During the nineties the city as a paradigm example of postmodern construction became the focus of considerable attention (see for example Clarke, 1997; Lefebvre, 1996; Pile, 1996; Watson and Gibson, 1995). The use of cities as settings for postmodern dance, in live site specific performances and in dance films and videos, was prevalent in the late eighties and early nineties.1 This chapter examines one European and one British postmodern dance video; Muurwerk (1987), choreographed and performed by Roxanne Huilmand and directed by Wolfgang Kolb; and Step in Time Girls (1988) choreographed by Yolande Snaith and directed by Terry Braun. Both use the city as a setting for female solos. Following the French post-Marxist theorist Henri Lefebvre, who proposes, ‘each living body is space and has space: it produces itself in space and it also produces that space’ (1991: 170), I examine how the city spaces and the dancing bodies mutually construct each other and the role gender plays. The city is a particular kind of constructed space and its construction is inextricably bound up with constructions of subjectivity. ‘To the extent that the inhabitant of the (post)modern city is no longer a subject apart from his or her performances, the border between self and city has become fluid’ (Patton in Watson and Gibson, 1995: 117–18).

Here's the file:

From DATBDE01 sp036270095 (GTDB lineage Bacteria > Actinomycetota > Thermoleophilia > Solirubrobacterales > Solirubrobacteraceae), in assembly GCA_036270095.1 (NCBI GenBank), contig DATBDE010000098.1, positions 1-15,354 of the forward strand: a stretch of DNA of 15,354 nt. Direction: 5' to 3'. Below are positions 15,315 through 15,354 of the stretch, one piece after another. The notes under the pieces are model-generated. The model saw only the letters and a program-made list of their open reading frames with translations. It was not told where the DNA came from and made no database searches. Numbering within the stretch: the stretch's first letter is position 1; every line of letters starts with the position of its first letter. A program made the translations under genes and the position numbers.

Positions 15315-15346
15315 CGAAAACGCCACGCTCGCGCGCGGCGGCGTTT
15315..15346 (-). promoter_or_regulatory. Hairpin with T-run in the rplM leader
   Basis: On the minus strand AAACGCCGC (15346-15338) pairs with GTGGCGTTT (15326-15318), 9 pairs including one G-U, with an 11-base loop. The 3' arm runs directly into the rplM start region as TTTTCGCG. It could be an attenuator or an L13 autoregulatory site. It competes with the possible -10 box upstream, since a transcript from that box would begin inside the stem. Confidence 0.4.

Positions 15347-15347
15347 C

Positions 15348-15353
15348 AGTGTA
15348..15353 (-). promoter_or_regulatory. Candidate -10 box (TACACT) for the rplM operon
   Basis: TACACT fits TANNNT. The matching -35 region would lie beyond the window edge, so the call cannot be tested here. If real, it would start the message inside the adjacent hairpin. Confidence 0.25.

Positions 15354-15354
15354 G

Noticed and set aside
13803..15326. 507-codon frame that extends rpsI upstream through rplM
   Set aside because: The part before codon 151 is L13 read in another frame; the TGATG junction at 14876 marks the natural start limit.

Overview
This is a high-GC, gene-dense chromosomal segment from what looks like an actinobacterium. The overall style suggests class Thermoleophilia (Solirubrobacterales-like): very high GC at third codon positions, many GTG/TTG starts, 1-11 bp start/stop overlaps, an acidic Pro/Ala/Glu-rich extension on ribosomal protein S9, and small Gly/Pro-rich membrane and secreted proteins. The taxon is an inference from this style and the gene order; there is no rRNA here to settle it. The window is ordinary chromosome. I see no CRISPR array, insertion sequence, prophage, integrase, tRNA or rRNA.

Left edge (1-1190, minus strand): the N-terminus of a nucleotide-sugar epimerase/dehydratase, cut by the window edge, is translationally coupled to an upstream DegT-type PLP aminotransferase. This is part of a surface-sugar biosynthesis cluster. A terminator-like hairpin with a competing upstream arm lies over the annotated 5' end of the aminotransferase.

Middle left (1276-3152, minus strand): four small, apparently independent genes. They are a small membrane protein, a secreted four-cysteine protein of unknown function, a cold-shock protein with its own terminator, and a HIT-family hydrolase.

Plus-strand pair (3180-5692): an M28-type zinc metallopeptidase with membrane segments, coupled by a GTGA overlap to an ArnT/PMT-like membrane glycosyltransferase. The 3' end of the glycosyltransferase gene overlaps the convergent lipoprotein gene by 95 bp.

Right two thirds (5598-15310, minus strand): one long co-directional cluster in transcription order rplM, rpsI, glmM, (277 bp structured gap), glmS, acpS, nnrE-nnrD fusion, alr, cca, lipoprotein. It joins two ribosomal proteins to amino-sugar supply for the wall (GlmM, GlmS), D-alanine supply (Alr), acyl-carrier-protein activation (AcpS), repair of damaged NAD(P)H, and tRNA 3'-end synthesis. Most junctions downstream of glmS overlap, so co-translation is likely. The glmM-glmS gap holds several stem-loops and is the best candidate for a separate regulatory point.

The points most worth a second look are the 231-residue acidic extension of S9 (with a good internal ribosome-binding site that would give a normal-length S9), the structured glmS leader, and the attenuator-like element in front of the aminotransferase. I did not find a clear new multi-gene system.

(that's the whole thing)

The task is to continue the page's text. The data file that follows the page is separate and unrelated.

Unable to display preview. Download preview PDF.